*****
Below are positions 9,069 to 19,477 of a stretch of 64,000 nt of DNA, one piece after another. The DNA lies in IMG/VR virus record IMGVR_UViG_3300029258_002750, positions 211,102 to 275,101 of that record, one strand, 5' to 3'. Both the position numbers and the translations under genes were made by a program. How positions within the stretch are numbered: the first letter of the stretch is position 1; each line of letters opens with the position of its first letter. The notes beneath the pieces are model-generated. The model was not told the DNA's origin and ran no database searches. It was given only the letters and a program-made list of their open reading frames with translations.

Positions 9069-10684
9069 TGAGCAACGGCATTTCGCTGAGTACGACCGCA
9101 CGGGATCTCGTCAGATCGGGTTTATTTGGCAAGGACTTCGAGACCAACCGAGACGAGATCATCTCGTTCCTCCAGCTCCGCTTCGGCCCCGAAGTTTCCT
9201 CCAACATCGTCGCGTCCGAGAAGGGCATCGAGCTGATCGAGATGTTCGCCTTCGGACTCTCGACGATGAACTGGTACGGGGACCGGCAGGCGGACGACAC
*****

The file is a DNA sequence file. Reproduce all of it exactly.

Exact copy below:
Below are positions 9,069 to 19,477 of a stretch of 64,000 nt of DNA, one piece after another. The DNA lies in IMG/VR virus record IMGVR_UViG_3300029258_002750, positions 211,102 to 275,101 of that record, one strand, 5' to 3'. Both the position numbers and the translations under genes were made by a program. How positions within the stretch are numbered: the first letter of the stretch is position 1; each line of letters opens with the position of its first letter. The notes beneath the pieces are model-generated. The model was not told the DNA's origin and ran no database searches. It was given only the letters and a program-made list of their open reading frames with translations.

Positions 9069-10684
9069 TGAGCAACGGCATTTCGCTGAGTACGACCGCA
9101 CGGGATCTCGTCAGATCGGGTTTATTTGGCAAGGACTTCGAGACCAACCGAGACGAGATCATCTCGTTCCTCCAGCTCCGCTTCGGCCCCGAAGTTTCCT
9201 CCAACATCGTCGCGTCCGAGAAGGGCATCGAGCTGATCGAGATGTTCGCCTTCGGACTCTCGACGATGAACTGGTACGGGGACCGGCAGGCGGACGACAC